The Twin 33s Idea Returns. Will It Fly This Time?
Revival might be riding on enthusiasm over President Trump’s pro-business beliefs and his promise to improve America’s infrastructure.
February 8, 2017
Do you think the push for twin 33-foot trailers is dead? It was two years ago, when the idea was squelched by members of Congress on safety grounds. But it’s been revived by some of the same interests that backed it then, primarily less-than-truckload carriers and shippers who argue that twin 33s would boost productivity over the current double 28-foot pups.
Revival might be riding on enthusiasm over President Trump’s pro-business beliefs and his promise to improve America’s infrastructure. On Feb. 1, Fred Smith, chairman of FedEx, testified in favor of twin 33s before a House committee, arguing that the same amount of LTL freight can be carried by fewer trucks. Gross weight would be the same and so would stopping distances; and limited experience with double 33s shows that they’re more stable and therefore safer.
FedEx has joined a new group, Americans for Modern Transportation, that’s promoting the idea. It’s composed of other LTL carriers, including UPS, plus shippers and retail companies, like Amazon. A predecessor organization, the Coalition for Efficient and Responsible Transportation, seems to have gone dormant since the twin-33s idea was shot down.
We know of no new legislation that would legalize the longer rigs, but the Truckload Carriers Association wants to kill the idea before it finds more strength. TCA’s president, John Lyboldt, last week wrote a letter to heads of Congressional committees arguing that allowing twin 33s would be a mistake. He said that truckload shippers will want to send their goods in two 33s instead of a single 53-foot van. They’ll see it simply as 13 more feet of cargo space.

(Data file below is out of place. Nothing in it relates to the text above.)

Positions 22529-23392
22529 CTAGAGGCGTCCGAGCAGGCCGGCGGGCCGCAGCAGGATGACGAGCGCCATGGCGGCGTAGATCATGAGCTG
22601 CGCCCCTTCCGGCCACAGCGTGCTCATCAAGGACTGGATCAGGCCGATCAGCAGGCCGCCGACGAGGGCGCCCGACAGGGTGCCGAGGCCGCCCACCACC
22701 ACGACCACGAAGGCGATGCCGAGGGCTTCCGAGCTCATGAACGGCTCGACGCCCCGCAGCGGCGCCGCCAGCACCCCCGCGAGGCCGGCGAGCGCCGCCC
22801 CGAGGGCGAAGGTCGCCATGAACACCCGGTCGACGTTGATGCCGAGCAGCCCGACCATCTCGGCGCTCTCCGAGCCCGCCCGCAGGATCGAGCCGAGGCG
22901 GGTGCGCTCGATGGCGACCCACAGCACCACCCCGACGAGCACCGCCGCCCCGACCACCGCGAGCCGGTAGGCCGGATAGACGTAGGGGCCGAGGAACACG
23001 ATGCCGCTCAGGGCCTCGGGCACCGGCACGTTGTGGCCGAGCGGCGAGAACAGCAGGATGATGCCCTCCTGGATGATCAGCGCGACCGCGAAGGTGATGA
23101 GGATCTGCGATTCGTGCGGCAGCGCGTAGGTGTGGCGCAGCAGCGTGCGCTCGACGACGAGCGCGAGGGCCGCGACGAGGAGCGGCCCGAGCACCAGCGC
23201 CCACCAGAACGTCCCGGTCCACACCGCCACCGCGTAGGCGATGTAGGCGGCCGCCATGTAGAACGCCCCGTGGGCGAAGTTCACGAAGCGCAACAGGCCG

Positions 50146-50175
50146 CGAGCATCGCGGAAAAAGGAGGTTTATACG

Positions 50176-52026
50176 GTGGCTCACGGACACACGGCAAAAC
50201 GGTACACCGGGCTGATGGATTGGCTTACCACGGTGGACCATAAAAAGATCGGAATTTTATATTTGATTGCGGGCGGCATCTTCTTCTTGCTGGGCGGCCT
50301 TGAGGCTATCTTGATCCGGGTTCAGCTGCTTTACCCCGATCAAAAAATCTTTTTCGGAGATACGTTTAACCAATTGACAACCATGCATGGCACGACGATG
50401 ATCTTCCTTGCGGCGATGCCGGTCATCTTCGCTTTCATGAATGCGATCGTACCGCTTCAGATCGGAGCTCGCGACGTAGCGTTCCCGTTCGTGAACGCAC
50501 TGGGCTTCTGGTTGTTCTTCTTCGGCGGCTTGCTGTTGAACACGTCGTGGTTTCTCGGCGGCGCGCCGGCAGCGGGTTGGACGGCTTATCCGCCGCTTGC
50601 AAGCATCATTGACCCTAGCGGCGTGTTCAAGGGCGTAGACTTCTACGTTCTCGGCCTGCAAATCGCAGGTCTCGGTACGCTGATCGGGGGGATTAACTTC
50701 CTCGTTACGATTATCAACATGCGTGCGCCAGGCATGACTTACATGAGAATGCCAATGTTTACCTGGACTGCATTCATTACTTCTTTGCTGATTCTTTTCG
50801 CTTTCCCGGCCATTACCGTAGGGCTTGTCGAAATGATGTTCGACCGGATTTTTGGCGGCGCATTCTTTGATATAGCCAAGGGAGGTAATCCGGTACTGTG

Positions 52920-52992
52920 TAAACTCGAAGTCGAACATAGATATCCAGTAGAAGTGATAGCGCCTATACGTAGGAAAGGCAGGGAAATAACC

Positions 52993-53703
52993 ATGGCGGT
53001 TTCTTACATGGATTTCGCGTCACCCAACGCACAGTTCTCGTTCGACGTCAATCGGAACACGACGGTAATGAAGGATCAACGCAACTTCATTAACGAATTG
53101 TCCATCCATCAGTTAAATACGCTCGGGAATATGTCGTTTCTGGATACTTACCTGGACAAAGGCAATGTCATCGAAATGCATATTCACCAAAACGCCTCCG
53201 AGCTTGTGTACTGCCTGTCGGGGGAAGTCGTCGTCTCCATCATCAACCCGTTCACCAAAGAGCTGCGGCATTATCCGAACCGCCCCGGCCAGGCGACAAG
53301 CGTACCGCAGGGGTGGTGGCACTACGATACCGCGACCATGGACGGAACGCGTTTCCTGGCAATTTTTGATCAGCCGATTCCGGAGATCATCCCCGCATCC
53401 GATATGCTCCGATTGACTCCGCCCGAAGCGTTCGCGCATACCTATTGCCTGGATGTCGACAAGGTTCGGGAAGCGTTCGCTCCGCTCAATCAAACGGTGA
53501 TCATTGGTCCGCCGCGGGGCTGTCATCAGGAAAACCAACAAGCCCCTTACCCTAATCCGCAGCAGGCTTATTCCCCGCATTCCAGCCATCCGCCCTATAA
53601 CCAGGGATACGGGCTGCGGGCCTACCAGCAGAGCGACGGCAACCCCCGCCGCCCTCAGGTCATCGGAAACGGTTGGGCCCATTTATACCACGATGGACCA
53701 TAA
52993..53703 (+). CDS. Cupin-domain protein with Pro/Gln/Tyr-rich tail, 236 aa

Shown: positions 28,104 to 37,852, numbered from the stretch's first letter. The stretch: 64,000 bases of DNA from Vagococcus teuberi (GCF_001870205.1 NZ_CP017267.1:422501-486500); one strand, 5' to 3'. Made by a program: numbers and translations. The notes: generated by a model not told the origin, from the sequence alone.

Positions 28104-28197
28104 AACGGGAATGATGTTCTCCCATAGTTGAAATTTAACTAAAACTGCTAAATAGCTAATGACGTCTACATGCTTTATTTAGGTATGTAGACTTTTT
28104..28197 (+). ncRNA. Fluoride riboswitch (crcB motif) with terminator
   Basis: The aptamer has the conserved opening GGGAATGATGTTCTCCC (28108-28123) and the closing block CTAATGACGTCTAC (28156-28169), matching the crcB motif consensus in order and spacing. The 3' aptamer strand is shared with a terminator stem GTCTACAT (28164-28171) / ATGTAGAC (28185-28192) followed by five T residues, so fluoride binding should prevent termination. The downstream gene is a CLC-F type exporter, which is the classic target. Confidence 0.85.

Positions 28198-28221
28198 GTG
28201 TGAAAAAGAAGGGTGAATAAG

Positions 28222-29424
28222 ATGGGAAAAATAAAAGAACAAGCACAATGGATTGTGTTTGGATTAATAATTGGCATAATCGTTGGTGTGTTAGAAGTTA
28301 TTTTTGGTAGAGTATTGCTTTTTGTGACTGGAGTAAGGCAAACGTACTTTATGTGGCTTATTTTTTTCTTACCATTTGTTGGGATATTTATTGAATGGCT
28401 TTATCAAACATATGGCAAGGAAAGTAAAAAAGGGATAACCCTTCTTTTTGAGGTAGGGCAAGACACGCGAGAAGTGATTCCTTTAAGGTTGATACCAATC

But it’s not that simple, Lyboldt said in his letter. Truckload carriers would have to switch their fleets to 33-foot vans and alter operations. This would be tremendously expensive, similar to conversions in the 1980s and ‘90s from 45-foot vans to 48s and then to 53s. Most carriers then got nothing in return for their investments, because shippers expanded their idea of a “truckload” to what fit into the longer and longer trailers and paid little if any more in freight rates.
And, whereas single 53s are backed into loading docks, a pair of 33s would have to be broken down and then backed individually into docks, Lyboldt noted. Drivers would have to be trained for this. Beyond that, we can add converter dollies and changing from tandem-rear-axle sleeper-cab tractors to single-axle types with sleepers, which don’t have much resale value.
As for operations, LTL carriers manage doubles and triples with multi-door terminals and dedicated lot space for separating and assembling the rigs.But much truckload freight travels directly from suppliers to consignees, bypassing terminals, so shippers and receivers would have to accommodate the additional maneuvering and equipment parking. How many of them would spend the money for that? Much more likely, motor carriers would be expected to set up special lots for this purpose.
Now, it is possible to build converter dollies that would lock a set of double trailers into a single unit that could then be reversed into docks. A small company in Washington State designed such a dolly back in the ‘80s. It was a modified C-dolly with double drawbars, says Gary Gaussoin of Silver Eagle Manufacturing. Its wheels caster-steered to minimize tire scrub during maneuvering. Trailer noses needed doors and ramps to pass cargo through from the lead trailer to the rear one and onto the dock, and vice-versa for loading.
But imagine backing a 66-foot trailer into some of the tight quarters that a 53 now just barely fits. The concept didn’t catch on then, and neither might the idea of twin 33s for truckload freight now. But for LTL freight, it seems to have an overwhelming number of positives. Let’s see what happens.